There are several scenarios where choosing cash for keys may be the best option:

  • Your tenant failed to pay rent as agreed upon in the lease.
  • Lease violations or property damage.
  • Financial reasons, like wanting to raise the rent of a rent-controlled property to the market rate.
  • Your rental property has gone into foreclosure.

What Are the Benefits of Cash for Keys?

Between monetary costs, time, and aggravation, it’s easy to see why landlords dread eviction. Depending on how long the case runs, it can easily cancel out several months’ worth of rent payments on the property. And although it’s not mandatory to have an attorney, you will need one if the tenant doesn’t obey the court order.

Beyond that, it can take a long time for the tenant to leave—and every day they stay in the rental equals more lost income. When they leave, you’ll need to prepare the rental for the next tenant and advertise. If the tenant did significant damage to the unit, you’ll also need to worry about repair costs.

If you’ve determined that your tenant isn’t able to pay rent, cash for keys can motivate them to leave—especially if they’re already having financial trouble. Depending on how much you offer them, it may be enough to pay for their next security deposit and moving expenses. It’s not uncommon for tenants who are facing eviction to respond with property damage; this could cost more to repair than if you had bought the tenant out.

Cash for keys offers benefits for tenants, too. For example, even though they’re losing their home, they’re avoiding an eviction judgment on their record. If a tenant were to challenge the eviction judgment in court, they might be responsible for paying the landlord’s attorney and court fees—in addition to their own. The tenant would also receive a negative entry on their credit report, which could have long-term effects on their ability to find housing.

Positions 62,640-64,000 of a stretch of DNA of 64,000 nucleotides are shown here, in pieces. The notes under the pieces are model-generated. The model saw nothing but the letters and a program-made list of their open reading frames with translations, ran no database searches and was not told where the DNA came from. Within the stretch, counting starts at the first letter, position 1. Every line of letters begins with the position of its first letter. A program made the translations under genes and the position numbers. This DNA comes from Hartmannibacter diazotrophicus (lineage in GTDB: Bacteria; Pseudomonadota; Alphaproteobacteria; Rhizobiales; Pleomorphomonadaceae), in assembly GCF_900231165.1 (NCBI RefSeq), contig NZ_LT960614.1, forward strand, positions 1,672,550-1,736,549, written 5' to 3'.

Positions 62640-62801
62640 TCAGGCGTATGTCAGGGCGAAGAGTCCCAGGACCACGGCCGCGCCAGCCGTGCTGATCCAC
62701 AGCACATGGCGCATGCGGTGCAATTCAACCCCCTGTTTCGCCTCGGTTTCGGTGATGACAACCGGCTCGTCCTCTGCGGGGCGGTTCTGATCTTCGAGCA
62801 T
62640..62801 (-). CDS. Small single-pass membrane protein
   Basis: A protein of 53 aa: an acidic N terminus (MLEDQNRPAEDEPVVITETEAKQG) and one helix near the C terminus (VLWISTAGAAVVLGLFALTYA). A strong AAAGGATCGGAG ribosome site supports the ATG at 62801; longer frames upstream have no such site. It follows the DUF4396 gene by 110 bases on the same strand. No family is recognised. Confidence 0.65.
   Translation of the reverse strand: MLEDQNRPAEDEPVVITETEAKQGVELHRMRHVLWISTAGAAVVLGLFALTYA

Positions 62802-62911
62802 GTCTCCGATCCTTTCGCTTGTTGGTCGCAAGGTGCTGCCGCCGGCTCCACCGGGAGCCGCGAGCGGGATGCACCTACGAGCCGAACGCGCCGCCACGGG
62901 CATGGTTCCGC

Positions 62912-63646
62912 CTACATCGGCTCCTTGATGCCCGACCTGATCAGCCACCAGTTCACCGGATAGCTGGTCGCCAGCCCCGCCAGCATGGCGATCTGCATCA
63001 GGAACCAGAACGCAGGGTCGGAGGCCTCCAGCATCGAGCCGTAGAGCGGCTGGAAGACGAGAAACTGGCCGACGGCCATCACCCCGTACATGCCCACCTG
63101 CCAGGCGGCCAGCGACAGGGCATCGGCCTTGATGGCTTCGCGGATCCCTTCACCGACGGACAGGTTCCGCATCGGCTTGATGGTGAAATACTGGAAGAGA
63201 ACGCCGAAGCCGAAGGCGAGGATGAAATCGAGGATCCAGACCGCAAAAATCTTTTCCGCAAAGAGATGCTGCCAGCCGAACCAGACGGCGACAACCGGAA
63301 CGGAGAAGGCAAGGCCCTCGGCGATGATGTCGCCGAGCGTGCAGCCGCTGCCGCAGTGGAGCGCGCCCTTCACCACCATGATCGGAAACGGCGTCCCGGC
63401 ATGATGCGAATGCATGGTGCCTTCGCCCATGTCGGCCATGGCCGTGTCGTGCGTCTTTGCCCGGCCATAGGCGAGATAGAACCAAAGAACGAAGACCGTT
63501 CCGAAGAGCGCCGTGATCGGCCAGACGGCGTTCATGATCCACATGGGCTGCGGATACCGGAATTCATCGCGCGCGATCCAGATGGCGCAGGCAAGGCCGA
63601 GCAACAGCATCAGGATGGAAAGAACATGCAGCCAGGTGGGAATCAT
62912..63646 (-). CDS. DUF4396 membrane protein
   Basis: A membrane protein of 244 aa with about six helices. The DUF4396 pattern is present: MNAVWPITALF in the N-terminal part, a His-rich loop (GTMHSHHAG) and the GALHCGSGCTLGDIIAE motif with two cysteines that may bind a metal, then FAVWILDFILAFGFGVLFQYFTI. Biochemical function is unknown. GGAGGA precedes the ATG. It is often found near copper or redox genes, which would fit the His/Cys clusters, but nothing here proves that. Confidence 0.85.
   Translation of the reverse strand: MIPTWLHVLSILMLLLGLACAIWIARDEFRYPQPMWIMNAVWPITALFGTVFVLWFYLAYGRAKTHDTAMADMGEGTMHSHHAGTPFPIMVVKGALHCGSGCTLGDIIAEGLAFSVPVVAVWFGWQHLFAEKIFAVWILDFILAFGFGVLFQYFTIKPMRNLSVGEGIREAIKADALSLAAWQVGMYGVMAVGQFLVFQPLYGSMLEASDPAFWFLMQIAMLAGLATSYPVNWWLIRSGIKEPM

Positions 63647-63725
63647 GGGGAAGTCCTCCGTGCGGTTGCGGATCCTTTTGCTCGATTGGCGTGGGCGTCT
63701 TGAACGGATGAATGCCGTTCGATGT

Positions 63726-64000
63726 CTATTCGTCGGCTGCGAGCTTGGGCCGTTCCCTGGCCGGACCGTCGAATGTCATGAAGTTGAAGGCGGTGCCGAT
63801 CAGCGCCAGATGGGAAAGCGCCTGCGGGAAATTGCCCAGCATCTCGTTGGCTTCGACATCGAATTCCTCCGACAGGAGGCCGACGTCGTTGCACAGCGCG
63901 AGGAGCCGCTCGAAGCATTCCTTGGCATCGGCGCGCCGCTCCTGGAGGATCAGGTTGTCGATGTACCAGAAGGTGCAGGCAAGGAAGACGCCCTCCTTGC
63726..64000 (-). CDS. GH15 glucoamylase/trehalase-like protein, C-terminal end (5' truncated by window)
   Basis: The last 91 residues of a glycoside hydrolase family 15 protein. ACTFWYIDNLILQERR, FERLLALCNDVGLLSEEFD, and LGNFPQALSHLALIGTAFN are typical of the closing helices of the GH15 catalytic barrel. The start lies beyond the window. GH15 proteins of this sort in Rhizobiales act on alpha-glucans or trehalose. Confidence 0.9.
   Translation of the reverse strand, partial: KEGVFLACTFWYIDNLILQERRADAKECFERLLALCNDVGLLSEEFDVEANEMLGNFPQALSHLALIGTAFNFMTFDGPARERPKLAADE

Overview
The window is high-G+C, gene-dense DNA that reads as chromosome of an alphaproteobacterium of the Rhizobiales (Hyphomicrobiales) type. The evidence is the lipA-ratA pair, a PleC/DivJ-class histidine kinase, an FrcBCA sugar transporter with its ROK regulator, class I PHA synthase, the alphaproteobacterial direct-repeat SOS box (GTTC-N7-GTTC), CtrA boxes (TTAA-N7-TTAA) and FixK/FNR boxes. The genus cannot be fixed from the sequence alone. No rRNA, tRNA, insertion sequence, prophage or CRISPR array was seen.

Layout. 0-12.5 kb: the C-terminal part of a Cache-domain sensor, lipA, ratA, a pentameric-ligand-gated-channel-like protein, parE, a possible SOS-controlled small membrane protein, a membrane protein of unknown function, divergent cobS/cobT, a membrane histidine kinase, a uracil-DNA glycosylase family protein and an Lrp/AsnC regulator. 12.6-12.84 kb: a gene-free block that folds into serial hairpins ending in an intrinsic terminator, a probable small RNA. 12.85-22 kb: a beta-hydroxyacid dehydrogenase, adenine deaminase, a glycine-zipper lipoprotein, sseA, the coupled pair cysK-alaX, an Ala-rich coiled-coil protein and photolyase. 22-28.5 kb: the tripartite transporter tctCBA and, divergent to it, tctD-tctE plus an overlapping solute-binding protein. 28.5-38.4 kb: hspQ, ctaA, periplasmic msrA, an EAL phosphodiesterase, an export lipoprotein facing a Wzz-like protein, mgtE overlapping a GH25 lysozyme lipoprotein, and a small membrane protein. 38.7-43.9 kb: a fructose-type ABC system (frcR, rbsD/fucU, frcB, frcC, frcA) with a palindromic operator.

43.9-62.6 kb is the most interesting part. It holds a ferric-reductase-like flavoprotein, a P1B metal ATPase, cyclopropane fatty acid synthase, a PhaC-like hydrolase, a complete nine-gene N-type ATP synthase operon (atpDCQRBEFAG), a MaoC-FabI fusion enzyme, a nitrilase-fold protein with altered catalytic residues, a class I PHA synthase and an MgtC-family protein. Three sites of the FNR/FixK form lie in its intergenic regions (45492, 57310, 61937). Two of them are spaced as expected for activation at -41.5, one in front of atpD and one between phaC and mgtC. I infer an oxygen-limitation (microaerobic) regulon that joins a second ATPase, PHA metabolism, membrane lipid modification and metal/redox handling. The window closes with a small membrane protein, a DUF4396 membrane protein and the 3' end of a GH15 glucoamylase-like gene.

In short, cash for keys is often the most mutually beneficial option for getting a tenant to leave your property.

How to Notify the Tenant

If you choose to offer cash for keys, you’ll need to notify the tenant in writing that they are behind on rent and must pay in full or vacate the property. This should be sent via certified mail with a return receipt, so you have proof it was delivered.

After the tenant has received the notice, contact them to make your cash for keys offer. Make it clear that this is a positive resolution for them. Some details you’ll want to go over include:

  • The move-out date
  • The amount of money the tenant will receive
  • Whether the tenant is required to clean the unit
  • Which property should remain in the rental (such as appliances, furniture, or landscaping)

If the tenant agrees, both parties should sign a written contract. Make your payment by check to ensure there’s an official record of the transaction. If the tenant requests a cash payment, make sure the contract states the amount was paid in full and have both parties sign it.

If the renter doesn’t agree to the cash for keys offer, you can move forward with an eviction.